These specimens will give such of our readers as did not know JYJr. Eyre, some idea of his sentiments in divinity. They must not conclude, however, that his ministry was confined to these important truths alone. He was not afraid'to warn men of their danger, to invite them to the Saviour, to charge the impenitent sinner with self-destruction, or to insist upon all the precepts of God as of universal obligation. He knew how to encourage the diffident, to strengthen the weak, and console the distressed.

His manner of preaching was, for the most part, simple and unadorned.. He always appeared much more desirous of im

+ " Union and Friendly Intercourse;" &c.; a Sermon preached st Mr. Wesdey't Chapel. City Road, 1758.

pressing his audience with the great subjects of his minis trjr than of exciting their attention to the .dress in which they were delivered. In his esteem, that preacher who does not aim at the conscience, forgets the end or' his mission. With a taste capable of perceiving and relishing the beauties of composition, he possessed a mind superior to tlie art of huntingsimilies, adjusting periods, and studying cadences, when he ought to be alarming the supine and impenitent sinner; or establishing, comforting, or directing the Christian, Though his manner was simple, " The plainest words with him, acquired the truest character of eloquence; and which is rarely to be found, except where a subject is not only intimately known, but cordially beloved." In a letter to a friend, he says of himself, "I am never satisfied with what I do. I can assure you, it is my constant grief that 1 serve the Lord no better. 1 never preach a sermon but I groan over it in spirit, and reflect on myself, a thousand times, for taking so little pains in winning sinners to Christ, and exciting believers to live wore devotedly to their adorable Saviour. I see more glory in Christ than my lips can utter; and I condemn myself for coming so short of my own views and conceptious; and while 1 lament my unskilfuiness, and want of fervent zeal in his setvice, 1 wonder that he suffers his precious treasure to remain in sneh an earthen vessel."

Humble as was his opinion of his own talents, his ministry was very acceptable to real Christians of every denomination; and, in general, to others. He says, however, on this subject, "The pleasure many professors express {viz. to have received under his ministry) is not the criterion of profit to be relied on. Nor do I ever venture to conclude, that because congregations arc pleased, they must, therefore, be profited."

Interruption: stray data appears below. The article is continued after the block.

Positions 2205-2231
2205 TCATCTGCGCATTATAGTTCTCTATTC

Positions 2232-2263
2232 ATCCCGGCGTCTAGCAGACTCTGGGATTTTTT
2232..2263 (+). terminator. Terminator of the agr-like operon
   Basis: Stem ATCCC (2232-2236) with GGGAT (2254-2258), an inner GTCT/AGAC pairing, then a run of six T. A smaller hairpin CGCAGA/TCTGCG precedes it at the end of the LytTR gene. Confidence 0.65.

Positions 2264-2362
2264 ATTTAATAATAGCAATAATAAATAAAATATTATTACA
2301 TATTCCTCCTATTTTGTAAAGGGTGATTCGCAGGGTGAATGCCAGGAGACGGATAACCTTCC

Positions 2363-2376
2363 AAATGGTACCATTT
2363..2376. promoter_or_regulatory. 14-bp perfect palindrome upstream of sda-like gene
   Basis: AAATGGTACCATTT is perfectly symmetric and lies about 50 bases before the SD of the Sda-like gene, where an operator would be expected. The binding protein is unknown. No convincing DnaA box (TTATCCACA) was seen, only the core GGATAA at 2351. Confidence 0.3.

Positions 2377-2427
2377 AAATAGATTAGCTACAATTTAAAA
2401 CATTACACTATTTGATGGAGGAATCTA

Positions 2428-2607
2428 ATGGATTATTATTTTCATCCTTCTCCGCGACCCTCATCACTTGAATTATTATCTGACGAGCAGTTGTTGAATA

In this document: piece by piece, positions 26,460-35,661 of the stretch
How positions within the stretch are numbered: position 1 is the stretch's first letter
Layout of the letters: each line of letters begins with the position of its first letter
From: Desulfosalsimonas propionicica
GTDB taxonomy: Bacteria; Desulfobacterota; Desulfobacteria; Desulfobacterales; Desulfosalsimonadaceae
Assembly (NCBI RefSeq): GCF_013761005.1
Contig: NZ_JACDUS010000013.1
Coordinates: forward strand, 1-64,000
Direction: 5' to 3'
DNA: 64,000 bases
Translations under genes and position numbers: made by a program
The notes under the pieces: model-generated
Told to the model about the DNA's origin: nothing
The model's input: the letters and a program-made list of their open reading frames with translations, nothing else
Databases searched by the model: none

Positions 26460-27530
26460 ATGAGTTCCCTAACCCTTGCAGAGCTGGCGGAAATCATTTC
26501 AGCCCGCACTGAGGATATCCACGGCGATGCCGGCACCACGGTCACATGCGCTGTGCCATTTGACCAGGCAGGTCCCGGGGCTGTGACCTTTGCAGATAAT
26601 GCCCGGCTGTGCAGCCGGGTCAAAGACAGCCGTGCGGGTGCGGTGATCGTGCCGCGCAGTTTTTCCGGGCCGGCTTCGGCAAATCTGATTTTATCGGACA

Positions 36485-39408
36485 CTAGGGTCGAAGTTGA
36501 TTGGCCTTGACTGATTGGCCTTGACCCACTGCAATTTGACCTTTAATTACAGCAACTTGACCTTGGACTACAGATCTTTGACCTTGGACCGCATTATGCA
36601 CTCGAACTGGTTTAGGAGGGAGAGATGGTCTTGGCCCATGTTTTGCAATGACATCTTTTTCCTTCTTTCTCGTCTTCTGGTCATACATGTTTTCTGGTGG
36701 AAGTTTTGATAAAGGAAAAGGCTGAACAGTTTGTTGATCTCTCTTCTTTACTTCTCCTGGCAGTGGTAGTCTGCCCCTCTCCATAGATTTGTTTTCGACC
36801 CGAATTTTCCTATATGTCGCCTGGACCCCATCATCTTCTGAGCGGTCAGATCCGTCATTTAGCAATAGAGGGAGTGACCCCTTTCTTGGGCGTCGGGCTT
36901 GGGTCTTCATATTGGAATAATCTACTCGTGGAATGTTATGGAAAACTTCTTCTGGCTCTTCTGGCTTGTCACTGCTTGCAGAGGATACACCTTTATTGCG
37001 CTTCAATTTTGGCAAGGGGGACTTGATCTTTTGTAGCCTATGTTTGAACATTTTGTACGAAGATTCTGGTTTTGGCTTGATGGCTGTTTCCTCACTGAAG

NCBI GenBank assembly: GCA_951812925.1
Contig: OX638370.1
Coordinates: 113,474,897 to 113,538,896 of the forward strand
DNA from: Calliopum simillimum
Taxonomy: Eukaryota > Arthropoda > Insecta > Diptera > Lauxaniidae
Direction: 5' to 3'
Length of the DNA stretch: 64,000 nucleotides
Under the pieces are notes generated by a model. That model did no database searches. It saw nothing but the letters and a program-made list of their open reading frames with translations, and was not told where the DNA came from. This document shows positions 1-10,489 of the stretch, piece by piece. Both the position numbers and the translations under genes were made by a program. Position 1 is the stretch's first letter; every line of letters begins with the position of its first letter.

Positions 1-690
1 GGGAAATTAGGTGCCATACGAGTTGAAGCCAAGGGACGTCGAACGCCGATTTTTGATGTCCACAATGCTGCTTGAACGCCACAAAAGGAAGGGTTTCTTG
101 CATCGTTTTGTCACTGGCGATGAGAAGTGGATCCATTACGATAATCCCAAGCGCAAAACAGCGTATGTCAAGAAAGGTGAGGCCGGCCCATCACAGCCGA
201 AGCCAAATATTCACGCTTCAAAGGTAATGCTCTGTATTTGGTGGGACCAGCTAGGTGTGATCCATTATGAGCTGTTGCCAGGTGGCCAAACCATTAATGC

Popularity alone has too often, perhaps, been deemed a decisive test of talents and usefulness in a preacher. We cannot, always allow the claim.

It is soothing to the carnal mind, not only to be made easy under the indulgence of our malignant tempers, but to have that very malignity sanctified with a good name. So little talent is required here, that some, who have courted popular applause, recur to defamation, especially of their brethren iu the ministry, as the easiest substitute for it. "I knew a

i)ieacher," says a good writer, " who, by this expedicut alone >ecame, all of a sudden, the idol of the populace." To lead a sect, to infuse party-spirit, to make men arrogant and malevolent, is the easiest task imaginable, to which almost any man is equal, and can be no proof of usefulness; but to pros dncc the contrary effect, to subdue spiritual pride, to inspire genuine devotion, to influence men to deny all ungodliness and worldly lust, and to live soberly, righteously, and gou\y,is the genuine test of usefulness, beeauseit is the legitimate ends to which the talents of a preacher should be couspcratprf'- and lie whose ministry has this tendency, and, by the influence of the Holy Spirit, is made eminently useful in producing such -effects, possesses that popularity alone worthy of' enjoyment:—• such was Mr. Eyre's. He who gave him talents, enabled hiiri to devote them, in the purest manner, to the best of purposes; and crowned his efforts with success. Under his ministry many have been turned from the error of their ways ; who will be his crown of rejoicing in the day of the Lord.

He regularly preached, when his health would permit, three times every week to his own congregation; beside sermons on ■ particular occasions. He concluded every year with a discourse, in which he enumerated general and particular mercies during that period; and commenced every year with ant other, to engage his people to devote themselves anew to the glory of God their Saviour.

He did not consider his duties as confined to the pu'pit. He laboured to instruct the young people, of both sexes, in his congregation: appointing the young men to meet him on the Tuesday of one week; and the young females, on the same day of the following. A lady, of piety and intelligence, formerly one of the socfoty, has favoured us with the plau he adopted on these occasions :—